Fiat Chrysler will be shipping its first India made product - the Compass SUV - to right hand drive markets like UK, Japan, Australia and South Africa in the next few months.
Kevin Flynn’s perception about the Indian market has undergone a sea change between February 2015, when he took charge of Fiat Chrysler Automobiles’ (FCA) local operations and now.
The company’s position in the Indian car market, however, has not changed and this tenth biggest global player continues to have a share of well below one per cent here.
“This has been certainly the biggest learning curve of my life and my career. The way I perceived things when I arrived here and now is very different,” said Flynn, who served as managing director of JLR in South Africa and Sub-Saharan Africa before moving to India.
Flynn said India is a very complex market. “You are always looking out for the next hurdle as opposed to the next opportunity. We got to try and dance clever. A combination of policy changes and fiscal changes, Supreme Court’s action makes it a very volatile environment. Even if you plan against a backdrop of a set of guidelines or policies, they can change overnight. That is pretty unique to India," he added.
The car maker sold less than 6,000 cars in India last financial year when its sales declined 32 per cent. Flynn, after his arrival to India, drove locally made Fiat cars and liked them.
“I was impressed and it did not occur to me why the volumes are low. If I find a product to be fit and expect it to do it a good job, it is not necessarily what the Indian consumer sees. It has been a lesson and I have been trying to understand the market. Having a right product with a right price at right time is the key here,” he said.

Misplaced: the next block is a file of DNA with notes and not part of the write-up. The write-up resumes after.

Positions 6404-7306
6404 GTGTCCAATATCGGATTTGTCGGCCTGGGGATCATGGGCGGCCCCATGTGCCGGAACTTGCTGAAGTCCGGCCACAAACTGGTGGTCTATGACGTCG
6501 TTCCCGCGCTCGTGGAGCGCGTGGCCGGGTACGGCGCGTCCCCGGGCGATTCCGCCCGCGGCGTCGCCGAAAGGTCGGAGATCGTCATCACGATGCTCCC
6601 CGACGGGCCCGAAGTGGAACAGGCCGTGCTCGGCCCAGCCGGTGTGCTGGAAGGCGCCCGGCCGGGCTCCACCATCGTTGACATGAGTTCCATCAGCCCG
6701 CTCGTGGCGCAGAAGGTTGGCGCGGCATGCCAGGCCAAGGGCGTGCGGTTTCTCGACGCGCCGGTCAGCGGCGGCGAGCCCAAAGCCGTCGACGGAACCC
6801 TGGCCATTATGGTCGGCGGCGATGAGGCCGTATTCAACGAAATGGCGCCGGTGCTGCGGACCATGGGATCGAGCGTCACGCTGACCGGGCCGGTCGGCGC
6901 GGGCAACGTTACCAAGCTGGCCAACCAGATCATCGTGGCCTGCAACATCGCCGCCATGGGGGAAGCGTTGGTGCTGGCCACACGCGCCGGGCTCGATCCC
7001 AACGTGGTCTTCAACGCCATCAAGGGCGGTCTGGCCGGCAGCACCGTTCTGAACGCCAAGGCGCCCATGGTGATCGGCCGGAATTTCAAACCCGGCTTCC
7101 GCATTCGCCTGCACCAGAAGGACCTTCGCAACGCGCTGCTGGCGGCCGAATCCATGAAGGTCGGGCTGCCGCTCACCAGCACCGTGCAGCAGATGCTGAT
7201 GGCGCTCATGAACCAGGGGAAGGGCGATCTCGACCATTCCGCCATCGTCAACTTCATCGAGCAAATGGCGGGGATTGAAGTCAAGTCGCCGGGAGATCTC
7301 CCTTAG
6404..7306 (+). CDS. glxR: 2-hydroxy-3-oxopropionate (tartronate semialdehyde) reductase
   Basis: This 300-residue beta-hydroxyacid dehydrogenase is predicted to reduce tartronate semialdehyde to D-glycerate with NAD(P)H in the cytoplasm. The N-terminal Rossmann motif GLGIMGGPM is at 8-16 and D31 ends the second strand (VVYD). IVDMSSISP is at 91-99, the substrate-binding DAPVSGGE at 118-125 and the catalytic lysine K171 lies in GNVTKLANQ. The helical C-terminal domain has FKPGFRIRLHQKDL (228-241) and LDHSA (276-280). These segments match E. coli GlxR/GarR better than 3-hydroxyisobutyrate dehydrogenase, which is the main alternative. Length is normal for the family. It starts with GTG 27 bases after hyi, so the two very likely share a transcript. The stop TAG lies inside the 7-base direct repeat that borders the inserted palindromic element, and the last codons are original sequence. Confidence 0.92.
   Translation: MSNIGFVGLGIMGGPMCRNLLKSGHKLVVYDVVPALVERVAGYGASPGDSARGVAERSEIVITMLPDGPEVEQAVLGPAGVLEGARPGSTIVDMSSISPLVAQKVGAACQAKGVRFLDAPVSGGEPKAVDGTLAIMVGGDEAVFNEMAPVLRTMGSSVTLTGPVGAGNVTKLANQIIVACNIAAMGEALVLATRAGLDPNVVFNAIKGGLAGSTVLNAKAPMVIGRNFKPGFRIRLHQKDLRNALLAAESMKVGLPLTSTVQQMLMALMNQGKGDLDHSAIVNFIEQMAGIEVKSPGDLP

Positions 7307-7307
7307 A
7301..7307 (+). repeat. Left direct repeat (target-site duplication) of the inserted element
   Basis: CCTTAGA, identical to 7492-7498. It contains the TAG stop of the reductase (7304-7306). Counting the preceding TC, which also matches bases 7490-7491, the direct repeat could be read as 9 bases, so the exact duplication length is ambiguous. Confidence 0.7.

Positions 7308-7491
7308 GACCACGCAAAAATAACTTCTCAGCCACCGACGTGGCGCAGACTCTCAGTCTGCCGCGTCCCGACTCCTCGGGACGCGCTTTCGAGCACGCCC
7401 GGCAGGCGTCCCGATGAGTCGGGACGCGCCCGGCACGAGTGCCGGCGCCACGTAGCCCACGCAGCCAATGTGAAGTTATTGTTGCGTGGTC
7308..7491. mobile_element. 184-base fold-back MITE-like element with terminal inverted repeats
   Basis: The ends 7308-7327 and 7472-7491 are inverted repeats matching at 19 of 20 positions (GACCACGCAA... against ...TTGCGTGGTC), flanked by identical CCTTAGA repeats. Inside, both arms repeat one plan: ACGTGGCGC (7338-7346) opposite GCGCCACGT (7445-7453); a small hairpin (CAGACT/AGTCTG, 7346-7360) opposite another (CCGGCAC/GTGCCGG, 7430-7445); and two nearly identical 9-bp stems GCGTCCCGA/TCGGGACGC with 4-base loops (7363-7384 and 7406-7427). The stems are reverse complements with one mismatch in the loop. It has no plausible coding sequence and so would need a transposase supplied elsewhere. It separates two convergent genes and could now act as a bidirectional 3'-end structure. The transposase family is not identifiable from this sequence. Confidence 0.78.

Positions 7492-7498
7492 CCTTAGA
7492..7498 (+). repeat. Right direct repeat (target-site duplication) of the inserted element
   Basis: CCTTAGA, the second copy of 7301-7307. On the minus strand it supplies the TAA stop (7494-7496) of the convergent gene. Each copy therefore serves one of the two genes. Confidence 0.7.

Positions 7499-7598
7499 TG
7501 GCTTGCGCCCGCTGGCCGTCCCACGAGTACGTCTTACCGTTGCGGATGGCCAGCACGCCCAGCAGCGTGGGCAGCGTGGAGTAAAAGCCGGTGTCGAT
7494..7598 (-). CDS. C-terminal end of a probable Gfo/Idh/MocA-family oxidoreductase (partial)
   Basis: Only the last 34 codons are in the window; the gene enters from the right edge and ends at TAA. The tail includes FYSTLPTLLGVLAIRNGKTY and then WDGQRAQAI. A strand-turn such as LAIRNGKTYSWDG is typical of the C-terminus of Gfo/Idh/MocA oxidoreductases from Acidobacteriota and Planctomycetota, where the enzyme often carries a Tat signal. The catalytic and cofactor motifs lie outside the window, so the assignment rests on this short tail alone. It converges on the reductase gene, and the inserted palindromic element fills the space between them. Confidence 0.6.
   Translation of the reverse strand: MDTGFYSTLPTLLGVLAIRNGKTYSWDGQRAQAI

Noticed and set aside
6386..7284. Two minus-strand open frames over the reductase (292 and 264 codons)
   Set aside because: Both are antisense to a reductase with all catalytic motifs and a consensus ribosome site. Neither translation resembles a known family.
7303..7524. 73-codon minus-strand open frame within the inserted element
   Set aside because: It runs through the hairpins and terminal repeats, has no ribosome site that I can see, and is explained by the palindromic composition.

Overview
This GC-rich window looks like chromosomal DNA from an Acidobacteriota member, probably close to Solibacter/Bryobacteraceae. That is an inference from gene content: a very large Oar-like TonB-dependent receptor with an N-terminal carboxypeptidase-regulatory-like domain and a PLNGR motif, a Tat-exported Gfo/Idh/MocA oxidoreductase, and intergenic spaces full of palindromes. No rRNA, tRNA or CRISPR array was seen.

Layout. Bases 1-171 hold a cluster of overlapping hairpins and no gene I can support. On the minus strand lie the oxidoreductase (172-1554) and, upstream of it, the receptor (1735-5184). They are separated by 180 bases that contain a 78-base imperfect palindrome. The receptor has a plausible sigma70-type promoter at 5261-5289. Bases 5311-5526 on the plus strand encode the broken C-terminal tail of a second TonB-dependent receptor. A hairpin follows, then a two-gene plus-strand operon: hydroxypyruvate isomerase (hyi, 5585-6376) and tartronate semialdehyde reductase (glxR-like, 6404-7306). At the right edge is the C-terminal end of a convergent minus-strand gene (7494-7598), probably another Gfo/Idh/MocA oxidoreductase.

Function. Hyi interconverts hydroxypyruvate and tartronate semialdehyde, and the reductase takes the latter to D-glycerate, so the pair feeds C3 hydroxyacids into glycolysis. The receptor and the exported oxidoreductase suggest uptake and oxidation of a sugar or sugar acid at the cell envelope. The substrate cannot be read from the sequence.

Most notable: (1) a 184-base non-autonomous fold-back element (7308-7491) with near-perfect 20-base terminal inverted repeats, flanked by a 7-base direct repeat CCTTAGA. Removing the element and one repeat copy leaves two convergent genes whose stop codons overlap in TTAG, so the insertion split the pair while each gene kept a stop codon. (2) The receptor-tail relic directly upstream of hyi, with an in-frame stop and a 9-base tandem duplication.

Talking about the overcapacity in the Indian industry, he said the market should have been five million annually by now but is still at three million.
“Everybody still has a level of faith and belief in India’s potential and we share that,” he said.
He said there is a dominance of top two players in the Indian market (Maruti Suzuki and Hyundai together own 65 per cent) but the market available to rest of the players is bound to grow.
“Otherwise, a new model without a reasonable lifecycle return is not sustainable.”
Until that happens FCA sees a solution in exports. “We are not walking away from where we are. We need to find a sustainable solution. Export strategy is becoming so important to operate in India and we need to maximise this opportunity,” he said.
FCA will be shipping its first India made product - the Compass SUV - to right hand drive markets like UK, Japan, Australia and South Africa in the next few months.
FCA wants to optimise the India investment and aid its global plans.
“The new Compass is going to be our brand new car. We will build in North and South America, China and also in India,” said Flynn who has focused on increasing local sourcing of components for the Compass to make exports competitive. The India launch is expected in the second of the calendar year.